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Teen drinking is big problem in Watford City

Posted 4/21/10 (Wed)

By Tina Foreman
Farmer Staff Writer

Alcohol is the number one drug of choice among the nation’s youth and it often has serious, lifelong, consequences for them, their families and their communities. For most residents of a small community, like Watford City, it’s easy to look at national statistics and think that things are different at home. And when it comes to underage drinking, they are. The number of Watford City High School students who are drinking is 10 percent higher than the national average. Not a statistic for the community to be proud of.
Since 1987, Alcohol Awareness Month, sponsored by the National Council on Alcoholism and Drug Dependence, Inc. (NCADD) has been observed every April. The focus of this year’s observance is underage drinking, a problem that shatters young lives and communities across the nation. Motor vehicle crashes, alcohol poisoning, violence, and addiction are just some of the ways children under age 21 are being devastated by the inappropriate and illegal use of alcohol.
The extent of alcohol consumption by McKenzie County teenagers is startling.
“When I look at the data on underage drinking in Watford City, it truly alarms me,” says Tom Volk, Region 1 Prevention coordinator. “Underage drinking is a state and national problem; it’s by no means limited to Watford City. But the statistics show that the problem here is much worse than in other areas.”
According to the NCADD, three million children ages 14 through 17 are regular drinkers who already have a confirmed alcohol problem. According to the At Risk Youth Survey conducted at Watford City High School, 20 percent of the students claim to have drunk alcohol between six and nine days out of the past 30 days and 1.4 percent had at least one drink every day.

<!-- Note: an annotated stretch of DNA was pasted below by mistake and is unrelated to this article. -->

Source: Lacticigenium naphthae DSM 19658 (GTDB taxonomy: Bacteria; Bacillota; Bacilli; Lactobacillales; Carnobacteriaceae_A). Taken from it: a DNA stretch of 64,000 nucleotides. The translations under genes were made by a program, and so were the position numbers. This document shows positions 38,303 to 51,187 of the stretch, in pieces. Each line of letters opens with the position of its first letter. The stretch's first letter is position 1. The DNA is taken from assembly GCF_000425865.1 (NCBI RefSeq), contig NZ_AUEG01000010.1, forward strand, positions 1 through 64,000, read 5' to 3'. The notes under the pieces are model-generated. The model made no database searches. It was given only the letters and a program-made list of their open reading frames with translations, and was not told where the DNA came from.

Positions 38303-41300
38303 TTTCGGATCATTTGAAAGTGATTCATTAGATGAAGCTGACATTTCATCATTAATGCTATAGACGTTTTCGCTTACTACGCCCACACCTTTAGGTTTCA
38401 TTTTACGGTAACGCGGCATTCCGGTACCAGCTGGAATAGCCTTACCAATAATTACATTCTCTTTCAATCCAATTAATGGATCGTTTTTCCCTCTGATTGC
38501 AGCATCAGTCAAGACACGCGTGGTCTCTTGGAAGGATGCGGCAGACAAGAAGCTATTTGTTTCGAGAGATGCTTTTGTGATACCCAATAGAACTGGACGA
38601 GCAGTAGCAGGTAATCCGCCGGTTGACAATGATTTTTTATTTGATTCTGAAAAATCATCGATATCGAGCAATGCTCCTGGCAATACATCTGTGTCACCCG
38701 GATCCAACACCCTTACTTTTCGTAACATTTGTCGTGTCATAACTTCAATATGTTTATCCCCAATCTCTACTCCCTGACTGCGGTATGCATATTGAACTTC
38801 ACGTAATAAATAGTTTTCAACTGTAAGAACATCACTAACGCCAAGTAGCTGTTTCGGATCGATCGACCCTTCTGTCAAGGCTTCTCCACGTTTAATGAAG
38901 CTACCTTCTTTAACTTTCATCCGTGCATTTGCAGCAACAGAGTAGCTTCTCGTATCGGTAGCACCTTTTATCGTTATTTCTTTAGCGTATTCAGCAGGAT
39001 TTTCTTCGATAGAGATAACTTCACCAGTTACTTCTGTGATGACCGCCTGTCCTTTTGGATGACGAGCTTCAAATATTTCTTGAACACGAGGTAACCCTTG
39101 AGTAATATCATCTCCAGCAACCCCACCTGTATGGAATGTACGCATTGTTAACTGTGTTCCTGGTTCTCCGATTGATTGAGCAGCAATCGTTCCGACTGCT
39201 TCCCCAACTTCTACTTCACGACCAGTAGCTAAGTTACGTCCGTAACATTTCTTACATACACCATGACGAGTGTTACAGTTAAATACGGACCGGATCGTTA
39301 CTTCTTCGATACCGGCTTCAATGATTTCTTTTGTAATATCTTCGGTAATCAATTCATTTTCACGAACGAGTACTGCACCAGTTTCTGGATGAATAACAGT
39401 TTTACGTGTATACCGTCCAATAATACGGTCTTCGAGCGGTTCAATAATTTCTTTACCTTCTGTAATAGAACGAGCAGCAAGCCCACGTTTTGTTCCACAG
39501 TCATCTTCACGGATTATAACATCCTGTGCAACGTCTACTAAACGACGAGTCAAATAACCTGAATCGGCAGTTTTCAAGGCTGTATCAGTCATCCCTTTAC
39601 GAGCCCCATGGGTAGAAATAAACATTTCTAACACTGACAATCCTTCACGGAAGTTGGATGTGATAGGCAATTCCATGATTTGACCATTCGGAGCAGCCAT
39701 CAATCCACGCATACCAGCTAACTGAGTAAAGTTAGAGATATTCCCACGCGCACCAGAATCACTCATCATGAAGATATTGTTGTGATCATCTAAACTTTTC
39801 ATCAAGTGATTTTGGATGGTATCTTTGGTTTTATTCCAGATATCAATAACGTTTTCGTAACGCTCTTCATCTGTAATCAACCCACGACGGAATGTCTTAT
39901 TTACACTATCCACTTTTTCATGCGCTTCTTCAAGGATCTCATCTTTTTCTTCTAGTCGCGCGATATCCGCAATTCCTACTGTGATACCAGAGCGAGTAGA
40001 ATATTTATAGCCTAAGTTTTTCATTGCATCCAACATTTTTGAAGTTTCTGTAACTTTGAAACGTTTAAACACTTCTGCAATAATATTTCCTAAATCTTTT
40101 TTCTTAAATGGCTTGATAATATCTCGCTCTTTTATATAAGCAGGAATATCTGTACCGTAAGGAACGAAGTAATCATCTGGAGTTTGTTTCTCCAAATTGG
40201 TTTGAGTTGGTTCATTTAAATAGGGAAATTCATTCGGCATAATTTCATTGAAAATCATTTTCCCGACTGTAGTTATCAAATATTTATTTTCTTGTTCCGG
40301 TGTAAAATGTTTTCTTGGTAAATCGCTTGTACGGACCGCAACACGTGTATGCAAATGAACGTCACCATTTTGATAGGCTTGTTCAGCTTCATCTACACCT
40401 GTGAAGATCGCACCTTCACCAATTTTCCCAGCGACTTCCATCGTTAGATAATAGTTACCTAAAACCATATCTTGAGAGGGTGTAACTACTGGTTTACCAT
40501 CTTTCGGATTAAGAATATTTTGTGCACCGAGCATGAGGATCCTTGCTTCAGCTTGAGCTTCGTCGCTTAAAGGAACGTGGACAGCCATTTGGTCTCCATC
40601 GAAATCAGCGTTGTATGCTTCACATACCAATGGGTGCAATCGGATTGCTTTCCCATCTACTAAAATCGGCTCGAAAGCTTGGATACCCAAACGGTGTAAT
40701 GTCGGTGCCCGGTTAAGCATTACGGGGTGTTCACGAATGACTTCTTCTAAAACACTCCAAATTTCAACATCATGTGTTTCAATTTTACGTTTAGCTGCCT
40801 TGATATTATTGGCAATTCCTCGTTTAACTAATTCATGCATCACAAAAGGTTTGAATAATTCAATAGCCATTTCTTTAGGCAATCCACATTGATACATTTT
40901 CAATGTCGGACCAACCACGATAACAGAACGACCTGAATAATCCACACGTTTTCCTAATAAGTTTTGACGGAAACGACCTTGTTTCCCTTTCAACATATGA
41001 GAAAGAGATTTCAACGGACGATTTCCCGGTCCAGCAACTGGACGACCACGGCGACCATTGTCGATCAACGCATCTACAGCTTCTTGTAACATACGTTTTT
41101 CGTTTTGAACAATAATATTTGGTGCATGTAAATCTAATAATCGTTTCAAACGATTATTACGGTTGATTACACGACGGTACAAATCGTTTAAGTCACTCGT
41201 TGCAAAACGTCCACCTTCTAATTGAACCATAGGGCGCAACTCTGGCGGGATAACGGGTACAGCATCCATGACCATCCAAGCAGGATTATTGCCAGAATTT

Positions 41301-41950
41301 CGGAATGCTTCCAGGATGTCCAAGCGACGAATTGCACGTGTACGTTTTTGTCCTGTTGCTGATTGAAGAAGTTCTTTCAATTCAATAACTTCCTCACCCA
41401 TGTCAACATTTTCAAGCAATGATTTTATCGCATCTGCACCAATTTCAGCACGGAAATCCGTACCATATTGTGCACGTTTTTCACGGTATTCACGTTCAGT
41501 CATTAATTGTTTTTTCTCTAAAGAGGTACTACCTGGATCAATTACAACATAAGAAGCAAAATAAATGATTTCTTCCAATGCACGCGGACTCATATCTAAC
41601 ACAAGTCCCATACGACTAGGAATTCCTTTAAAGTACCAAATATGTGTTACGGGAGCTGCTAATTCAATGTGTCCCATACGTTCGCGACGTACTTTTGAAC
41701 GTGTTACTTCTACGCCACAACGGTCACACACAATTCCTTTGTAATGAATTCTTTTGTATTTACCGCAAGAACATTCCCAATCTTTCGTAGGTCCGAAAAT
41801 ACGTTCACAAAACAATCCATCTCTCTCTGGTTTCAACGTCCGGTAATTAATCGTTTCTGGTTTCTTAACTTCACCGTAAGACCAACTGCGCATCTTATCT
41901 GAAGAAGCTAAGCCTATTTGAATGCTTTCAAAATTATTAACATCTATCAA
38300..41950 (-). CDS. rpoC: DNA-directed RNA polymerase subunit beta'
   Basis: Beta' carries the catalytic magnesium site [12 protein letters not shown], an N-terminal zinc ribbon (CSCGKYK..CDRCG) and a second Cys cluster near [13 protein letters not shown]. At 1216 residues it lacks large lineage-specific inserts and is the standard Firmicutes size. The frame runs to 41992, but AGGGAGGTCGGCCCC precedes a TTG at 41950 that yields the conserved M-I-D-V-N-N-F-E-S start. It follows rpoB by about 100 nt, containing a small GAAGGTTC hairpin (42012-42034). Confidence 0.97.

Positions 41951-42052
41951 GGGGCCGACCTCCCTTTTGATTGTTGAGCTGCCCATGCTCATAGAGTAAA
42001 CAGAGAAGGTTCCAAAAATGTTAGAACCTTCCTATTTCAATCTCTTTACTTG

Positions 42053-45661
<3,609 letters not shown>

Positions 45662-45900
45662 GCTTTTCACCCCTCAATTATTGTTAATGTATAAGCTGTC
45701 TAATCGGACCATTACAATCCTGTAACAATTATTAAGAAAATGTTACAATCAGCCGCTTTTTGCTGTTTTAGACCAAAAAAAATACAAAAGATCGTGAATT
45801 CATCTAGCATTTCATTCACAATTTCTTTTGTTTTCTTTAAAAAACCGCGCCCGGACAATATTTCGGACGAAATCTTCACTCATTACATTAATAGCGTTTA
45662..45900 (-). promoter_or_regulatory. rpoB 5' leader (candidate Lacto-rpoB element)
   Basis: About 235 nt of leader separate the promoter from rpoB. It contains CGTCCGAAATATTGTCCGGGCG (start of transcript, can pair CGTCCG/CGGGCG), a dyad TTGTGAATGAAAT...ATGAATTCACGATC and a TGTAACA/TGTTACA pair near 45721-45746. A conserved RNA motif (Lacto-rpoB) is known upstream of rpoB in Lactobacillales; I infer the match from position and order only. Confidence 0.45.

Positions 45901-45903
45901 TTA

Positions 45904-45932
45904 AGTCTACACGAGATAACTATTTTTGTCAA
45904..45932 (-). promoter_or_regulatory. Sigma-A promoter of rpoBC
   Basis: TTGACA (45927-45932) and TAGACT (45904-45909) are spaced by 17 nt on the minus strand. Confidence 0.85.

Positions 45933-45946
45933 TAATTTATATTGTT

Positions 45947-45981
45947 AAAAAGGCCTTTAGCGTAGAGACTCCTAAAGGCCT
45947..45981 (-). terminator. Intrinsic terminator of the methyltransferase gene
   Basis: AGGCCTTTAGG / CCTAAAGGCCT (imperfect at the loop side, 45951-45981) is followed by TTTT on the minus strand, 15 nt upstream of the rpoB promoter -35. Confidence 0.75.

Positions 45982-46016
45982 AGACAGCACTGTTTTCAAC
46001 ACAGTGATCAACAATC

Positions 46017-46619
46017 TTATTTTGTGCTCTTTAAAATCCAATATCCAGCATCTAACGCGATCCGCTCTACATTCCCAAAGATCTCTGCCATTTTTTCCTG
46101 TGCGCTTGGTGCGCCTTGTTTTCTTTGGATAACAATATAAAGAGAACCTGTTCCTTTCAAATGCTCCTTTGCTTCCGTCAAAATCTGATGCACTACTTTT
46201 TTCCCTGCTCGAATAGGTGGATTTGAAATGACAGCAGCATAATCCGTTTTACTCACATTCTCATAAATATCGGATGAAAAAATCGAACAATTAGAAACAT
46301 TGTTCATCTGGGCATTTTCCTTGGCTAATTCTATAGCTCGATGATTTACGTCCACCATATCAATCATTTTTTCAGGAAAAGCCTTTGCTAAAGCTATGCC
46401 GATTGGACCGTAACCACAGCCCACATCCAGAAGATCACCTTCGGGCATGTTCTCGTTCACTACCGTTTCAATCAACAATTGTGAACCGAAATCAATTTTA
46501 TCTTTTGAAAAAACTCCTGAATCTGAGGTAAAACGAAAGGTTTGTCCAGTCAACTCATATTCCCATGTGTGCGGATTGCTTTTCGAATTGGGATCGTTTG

“The scariest part about the Watford City High School statistics is the number of students who are drinking and binge drinking on a regular basis,” adds Volk. “Those statistics show that the majority of the kids drinking are far past the experimental stages and into the area of problem drinkers.”
Although the number of high school students who are drinking in Watford City is very high, there are still things that can be done to help control the problem, if not for these students, at least for the next ones.
“Underage drinking is reaching epidemic proportions,” adds Slade Herfindahl. “It was around when I was a kid and it will continue to be around. However, today underage drinking is a widely accepted thing. When I was a kid if you got a minor, people looked at you differently. Today it is considered to be cool among teenagers, and part of the problem is that the parents and community are more accepting of it. If we want to change the problem, we need to change the way of thinking.”
Changing the way of thinking is something that the McKenzie County Coalition, (MC3) is hoping that with the help of Volk, they can do.
“People don’t want to see kids drinking, but what I see in this community is a lot of permissive attitudes,” states Volk. “That is something that I hope to help the community change by raising awareness of the problem.”
In addition to raising awareness, Volk and MC3 hope to educate the community on the risks associated with underage drinking and change some of the laws making it less appealing to help youth get alcohol or allow them to drink.
“If we get the entire community involved then we can help reduce the statistics for upcoming generations,” suggests Volk.
Alcohol consumption is one of the leading causes of death and injury among teenagers. If you haven’t talked to your kids about underage drinking, use the month of April to start, and if you’ve already began talking to your kids, use this month as a reminder to talk to them again. Experts say the number one deterrent to underage drinking is having parents who talk to their teens about the dangers.  Call 1-800-729-6686 for tips on how to get the conversation started.